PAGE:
This story begins nearly a century ago. Two friends with a resume of hit and miss business ventures enter the direct selling arena. They sell a nutritional supplement called DOUBLE X, build a successful distributorship, and with some trepidation, launch a new company. Corporate headquarters is split between two basements in Ada, Michigan. The product is soap, not a particularly glamorous item. But they understand the power that lies in the dreams and ambitions of people searching for an opportunity.
Undoubtedly, many of our readers already know the outcome.
The two young friends are industry legends Rich DeVos and Jay Van Andel. The company they found is Amway, which has become the largest and most successful direct selling company in the world. For entrepreneurs, whether starting as an Amway Business Owner (ABO) or launching a new venture, there is much to learn from the Amway story.
That’s why we asked Doug DeVos, former President of Amway, current Co-Chairman of the Amway Board, and member of DSA’s Hall of Fame, to share his insights and perspective.
We’ve seen so many people from so many walks of life who chose direct selling and were able to move forward. What they all share is the ability to deal with failure. Because every entrepreneur fails. You need a high level of determination to keep going. That’s what I’ve seen with Amway and across the industry. People fail, but they turn it into a learning opportunity and keep going. It’s not the first seven times you fall and get up; it’s the 700 times that you get up. That level of persistence is common to every successful entrepreneur.
But it’s not easy. It’s hard to fail and keep going. Partnership is critical. You need people to come along for the journey, people you trust, so you can encourage each other and learn together. I saw that with Dad and Jay. They had a bond and a depth to their relationship that was vitally important. They decided, while still in high school, to start a business together. That was during World War II. They graduated and went into the service. But they would send letters back and forth, telling each other, “Someday we’re going to make this happen.” And they kept that promise.
They started with a flight school, even though neither of them knew how to fly. Then they opened a restaurant and, after sinking a boat while sailing to South America, tried an import business and then a toy company. Dad and Jay always said, “Why not? Try or cry.” And they believed in trying. They started looking for a business that was repeatable, like the nutritional supplement from Nutrilite or the soap that launched Amway. People use these products every day, and Dad and Jay knew success depends on your initiative to find customers and build a loyal community. That led them to direct selling.
A member of Jay’s family offered them the opportunity with Nutrilite. Dad and Jay read the materials, checked out the product, and went to a meeting in Chicago where they met people who were succeeding with Nutrilite. And for just a moment, I’ll put myself in their place: It’s December 1949. There’s no highway system yet. It’s just backroads. While driving home to Grand Rapids, they’re talking it over. They’re saying to themselves, “Maybe it’s time to focus on one business. The product is great. Not a lot of capital is needed. We can finance it without the banks. And with our own sweat equity, we can build something substantial.” That’s when they said, “This is it. If those people can do it, then we can do it too.” And that became their mantra. That’s what my dad spent the rest of his life saying: “If we could do it, you could do it.”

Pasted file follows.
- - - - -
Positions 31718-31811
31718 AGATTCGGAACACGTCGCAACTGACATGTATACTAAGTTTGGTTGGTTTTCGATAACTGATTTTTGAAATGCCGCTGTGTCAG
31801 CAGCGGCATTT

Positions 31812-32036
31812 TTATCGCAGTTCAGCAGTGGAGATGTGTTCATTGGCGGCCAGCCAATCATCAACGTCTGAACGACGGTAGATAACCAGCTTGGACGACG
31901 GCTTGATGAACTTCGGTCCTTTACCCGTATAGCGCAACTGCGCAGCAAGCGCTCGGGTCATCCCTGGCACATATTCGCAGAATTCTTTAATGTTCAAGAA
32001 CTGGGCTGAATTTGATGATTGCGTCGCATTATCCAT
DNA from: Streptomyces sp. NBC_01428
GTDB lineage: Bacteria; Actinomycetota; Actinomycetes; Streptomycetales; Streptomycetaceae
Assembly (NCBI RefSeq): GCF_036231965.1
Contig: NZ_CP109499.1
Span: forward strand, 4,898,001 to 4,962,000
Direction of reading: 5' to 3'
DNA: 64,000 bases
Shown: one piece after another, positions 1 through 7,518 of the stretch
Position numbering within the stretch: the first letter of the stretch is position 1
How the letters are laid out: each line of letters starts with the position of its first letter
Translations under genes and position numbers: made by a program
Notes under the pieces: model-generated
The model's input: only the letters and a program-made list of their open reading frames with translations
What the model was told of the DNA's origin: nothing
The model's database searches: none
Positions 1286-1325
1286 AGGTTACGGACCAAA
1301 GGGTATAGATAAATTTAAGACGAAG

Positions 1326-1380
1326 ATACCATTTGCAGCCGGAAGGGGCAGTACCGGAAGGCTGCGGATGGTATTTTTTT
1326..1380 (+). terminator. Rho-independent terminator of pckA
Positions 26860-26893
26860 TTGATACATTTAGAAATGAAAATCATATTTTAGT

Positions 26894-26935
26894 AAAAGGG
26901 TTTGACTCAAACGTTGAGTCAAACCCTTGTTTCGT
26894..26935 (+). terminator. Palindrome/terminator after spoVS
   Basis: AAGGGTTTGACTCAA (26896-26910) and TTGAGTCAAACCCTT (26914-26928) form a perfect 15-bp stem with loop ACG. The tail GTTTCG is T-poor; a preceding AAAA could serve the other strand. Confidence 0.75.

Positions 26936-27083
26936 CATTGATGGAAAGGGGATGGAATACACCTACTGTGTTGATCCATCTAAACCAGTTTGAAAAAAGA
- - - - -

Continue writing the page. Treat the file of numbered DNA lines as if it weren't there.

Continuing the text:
Why did they succeed?
They didn’t give up. People quit on them all the time. They staged a rally in Lansing, Michigan, spent a lot of money on marketing, and only six people came. But they kept going. It wasn’t sexy, it was just hard work. They showed the Nutrilite film. Jay read from a book about the product, and Dad added commentary. But it was a great product. They took good care of their customers. Each new customer group produced the next ABO group, whom they sponsored and supported. That’s how they did it—persistence, product, the partnership they had with one another, and the people who joined them. When they started Amway and bought Nutrilite, they stayed true to these principles.
Let’s start with the Compensation Plan. They reconstructed it so compensation aligned with the best interests of everyone. It was called the Pass-Through System. And it was an important enhancement because it ensured that ABO income was equitable and proportionate to their sales volume and the volume of downline ABO groups. It guaranteed that the people who did the work were the people who got rewarded.
Amway also brought a unique product into the marketplace. Frisk (now named L.O.C.) was the first multipurpose, biodegradable cleaner. In 1959, that was innovative, and the environmental story allowed for creative product positioning. But sometimes, it was shipped in boxes labeled as dog food. Bottle caps might be blue or purple. The viscosity was inconsistent. It could be thick or thin. So, in the early days, they had to make some apologies because there were so many things they couldn’t control and so many things they couldn’t do themselves. But they kept going and learning while they figured it out. They found resources to handle manufacturing, quality control, R&D, and all the things that are so important to building trust with customers and within the organization. They also attracted good people who were talented, people with different skill sets, personality types, and leadership styles. You can’t do everything yourself. As Jay said so often, “Delegate or stagnate.” So, once again, success came from persistence, partnership, and the people who came along for the journey.